An Interview With Author Alan Rolnick About His New Book Landmark Status
Landmark Status is a wonderfully funny book. Alan Rolnick uses Miami as the backdrop, and real estate as the weapon, to take the reader on a madcap journey that I can guarantee you will enjoy. When I put the put the book down and wrote the review, I just knew I wanted to talk to this guy. Anyone that can create the outlandish characters and amazingly funny scenes that I encountered in Landmark Status, has to be a pretty interesting person to chat with. Alan agreed to an interview.
Can you tell us a little about yourself?
I grew up in Newburgh, New York, a little city on the Hudson River. It was a beautiful place, old, proud and mostly unaware it had been rendered obsolete, cut loose from history’s moorings and set adrift by changing times. As a kid, I played in an abandoned brewery, took bus trips to Yankee Stadium and collected autographs from Hector Lopez and Moose Skowron (we never could get close enough to Mickey and Yogi). One time, a big kid sat on my hand for the entire bus ride, leaving corduroy-striped welts that lasted a week, but it really wasn’t his fault I couldn’t throw strikes.
In my teens, Beatlemania struck. My brother Paul and I decided to be rock stars, saving for guitars with car wash money, playing battles of the bands on the firemen’s picnic circuit. Paul was an outstanding guitarist and singer, destined to become an award-winning producer in New York. I wasn’t, but joined him there after graduating from Johns Hopkins with a major in Frisbee. Together, we made brilliant recordings that few heard, earned fifty bucks opening for Buffy St. Marie at Philharmonic Hall, and fortuitously took the equipment home instead of leaving it for next weekend’s gig at the Mercer Arts Center (which collapsed later that night).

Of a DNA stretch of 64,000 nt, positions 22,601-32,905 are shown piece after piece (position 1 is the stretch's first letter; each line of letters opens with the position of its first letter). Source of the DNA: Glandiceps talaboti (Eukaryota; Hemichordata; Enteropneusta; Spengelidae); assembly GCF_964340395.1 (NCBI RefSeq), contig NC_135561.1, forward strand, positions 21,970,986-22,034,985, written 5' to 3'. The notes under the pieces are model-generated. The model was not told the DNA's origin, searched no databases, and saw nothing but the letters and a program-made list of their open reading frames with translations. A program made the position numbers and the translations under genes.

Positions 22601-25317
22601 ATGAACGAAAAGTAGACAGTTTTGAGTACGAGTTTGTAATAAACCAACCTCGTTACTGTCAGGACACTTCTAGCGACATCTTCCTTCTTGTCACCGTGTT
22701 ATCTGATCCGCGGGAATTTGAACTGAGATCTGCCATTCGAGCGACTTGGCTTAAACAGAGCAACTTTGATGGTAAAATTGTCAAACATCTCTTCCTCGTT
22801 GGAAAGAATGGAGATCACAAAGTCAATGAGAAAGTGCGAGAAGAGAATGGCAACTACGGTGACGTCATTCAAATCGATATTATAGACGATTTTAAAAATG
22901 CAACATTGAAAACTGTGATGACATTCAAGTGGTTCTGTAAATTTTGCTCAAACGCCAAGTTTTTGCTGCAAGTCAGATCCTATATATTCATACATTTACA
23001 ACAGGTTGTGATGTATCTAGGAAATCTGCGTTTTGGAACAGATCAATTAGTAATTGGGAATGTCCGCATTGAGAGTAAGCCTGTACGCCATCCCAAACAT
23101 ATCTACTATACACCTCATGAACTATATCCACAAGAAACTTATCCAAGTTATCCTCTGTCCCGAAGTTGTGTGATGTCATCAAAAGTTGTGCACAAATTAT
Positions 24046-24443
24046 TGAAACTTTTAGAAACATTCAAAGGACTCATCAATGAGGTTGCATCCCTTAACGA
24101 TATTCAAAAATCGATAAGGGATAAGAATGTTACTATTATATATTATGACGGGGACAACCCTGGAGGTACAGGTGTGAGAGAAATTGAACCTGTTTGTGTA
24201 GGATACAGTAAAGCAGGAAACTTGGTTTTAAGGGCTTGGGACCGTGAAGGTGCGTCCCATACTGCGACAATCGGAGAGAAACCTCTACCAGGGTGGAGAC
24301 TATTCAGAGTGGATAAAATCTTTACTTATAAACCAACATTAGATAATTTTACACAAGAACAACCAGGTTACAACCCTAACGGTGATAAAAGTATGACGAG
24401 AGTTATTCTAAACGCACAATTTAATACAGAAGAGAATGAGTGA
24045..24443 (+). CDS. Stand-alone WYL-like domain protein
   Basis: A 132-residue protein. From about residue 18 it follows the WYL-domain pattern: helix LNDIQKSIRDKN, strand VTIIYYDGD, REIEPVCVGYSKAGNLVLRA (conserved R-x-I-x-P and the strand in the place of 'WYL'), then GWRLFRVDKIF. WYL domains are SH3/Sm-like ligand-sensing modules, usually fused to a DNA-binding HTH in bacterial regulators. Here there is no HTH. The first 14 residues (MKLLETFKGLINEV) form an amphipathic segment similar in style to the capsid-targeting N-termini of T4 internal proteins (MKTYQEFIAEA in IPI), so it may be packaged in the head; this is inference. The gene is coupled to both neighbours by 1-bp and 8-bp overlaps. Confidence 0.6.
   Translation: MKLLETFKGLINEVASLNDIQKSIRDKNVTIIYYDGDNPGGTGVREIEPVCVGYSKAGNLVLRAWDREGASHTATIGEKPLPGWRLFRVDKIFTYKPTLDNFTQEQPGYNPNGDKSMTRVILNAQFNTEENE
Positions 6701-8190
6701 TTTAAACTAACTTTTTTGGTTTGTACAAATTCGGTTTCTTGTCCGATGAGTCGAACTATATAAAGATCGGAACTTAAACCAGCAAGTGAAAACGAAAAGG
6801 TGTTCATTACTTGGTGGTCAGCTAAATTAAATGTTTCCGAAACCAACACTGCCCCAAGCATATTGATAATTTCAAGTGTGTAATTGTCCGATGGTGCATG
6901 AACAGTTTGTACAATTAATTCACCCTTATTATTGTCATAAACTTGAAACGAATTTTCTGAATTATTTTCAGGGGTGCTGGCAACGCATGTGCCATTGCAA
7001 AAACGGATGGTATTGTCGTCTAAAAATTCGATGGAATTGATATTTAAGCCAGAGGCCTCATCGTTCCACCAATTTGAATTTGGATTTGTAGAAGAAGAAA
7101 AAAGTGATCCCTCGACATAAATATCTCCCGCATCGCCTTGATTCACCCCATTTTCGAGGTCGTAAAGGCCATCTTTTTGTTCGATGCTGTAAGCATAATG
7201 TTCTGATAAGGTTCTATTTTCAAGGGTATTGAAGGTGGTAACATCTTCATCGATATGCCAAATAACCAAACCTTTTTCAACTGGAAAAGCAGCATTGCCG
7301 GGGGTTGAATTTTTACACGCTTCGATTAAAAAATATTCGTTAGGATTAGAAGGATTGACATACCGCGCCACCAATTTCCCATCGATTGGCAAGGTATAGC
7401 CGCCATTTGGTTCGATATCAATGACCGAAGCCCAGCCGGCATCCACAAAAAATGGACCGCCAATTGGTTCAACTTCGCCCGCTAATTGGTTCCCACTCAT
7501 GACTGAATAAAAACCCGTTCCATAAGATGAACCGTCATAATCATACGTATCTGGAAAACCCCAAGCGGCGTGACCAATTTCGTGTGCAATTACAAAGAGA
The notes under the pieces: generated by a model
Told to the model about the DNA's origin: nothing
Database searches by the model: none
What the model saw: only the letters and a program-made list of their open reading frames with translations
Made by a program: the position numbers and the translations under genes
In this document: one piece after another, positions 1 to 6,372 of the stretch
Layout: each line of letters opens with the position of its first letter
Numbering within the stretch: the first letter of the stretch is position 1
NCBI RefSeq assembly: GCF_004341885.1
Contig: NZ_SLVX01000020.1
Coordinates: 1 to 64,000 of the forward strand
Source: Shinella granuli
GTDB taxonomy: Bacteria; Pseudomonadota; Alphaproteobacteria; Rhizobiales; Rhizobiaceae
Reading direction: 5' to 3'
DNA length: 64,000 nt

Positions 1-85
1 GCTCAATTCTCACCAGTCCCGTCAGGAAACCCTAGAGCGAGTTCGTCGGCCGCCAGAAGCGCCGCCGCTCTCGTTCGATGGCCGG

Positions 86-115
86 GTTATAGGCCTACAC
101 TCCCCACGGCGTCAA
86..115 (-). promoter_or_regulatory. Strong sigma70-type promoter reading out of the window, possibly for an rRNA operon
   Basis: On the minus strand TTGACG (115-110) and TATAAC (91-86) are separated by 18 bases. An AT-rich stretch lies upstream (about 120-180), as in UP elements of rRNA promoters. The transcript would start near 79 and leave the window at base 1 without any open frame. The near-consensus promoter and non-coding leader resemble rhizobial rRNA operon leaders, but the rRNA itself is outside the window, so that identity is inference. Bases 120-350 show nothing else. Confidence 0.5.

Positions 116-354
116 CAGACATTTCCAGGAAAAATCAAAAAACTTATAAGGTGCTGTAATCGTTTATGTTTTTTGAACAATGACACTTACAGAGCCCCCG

Taking up journalism to put myself through my career, I became the guy at the New York Times who used computers to rank college and pro football teams. In 1983, the human pollsters awarded the Miami Hurricanes the National Championship, but my computer preferred Auburn. I’d been to Miami, fallen in love with the place, and decided it was time to go to law school (as my family had urged since I was six, usually with comments like, “he talks so much, he’s gonna be a lawyer”). The idea of living where balmy breezes caress you on the way out the door in December was particularly appealing.
Atoning for my computer’s mistake, I learned torts in locked classrooms and pulled all-nighters on the Law Review, winning induction into the Society of Wig and Robe (which, fortunately, required wearing neither). After twenty years of schooling, they put me on the day shift, working at one of Miami’s top legal sweatshops, representing robber barons in complex cases in federal court. Years later, I switched sides and began representing Davids against Goliaths in class actions.
Eventually, I decided it was time to throw a rope around the places I’d met and the people I’d been, and set out to write the kind of story I liked to read.
What is it with attorneys, are you all closet authors? In the past year I have read at least a dozen books by people in the profession, oh and they have all been very good. I have come to the conclusion that every lawyer must have a book in them.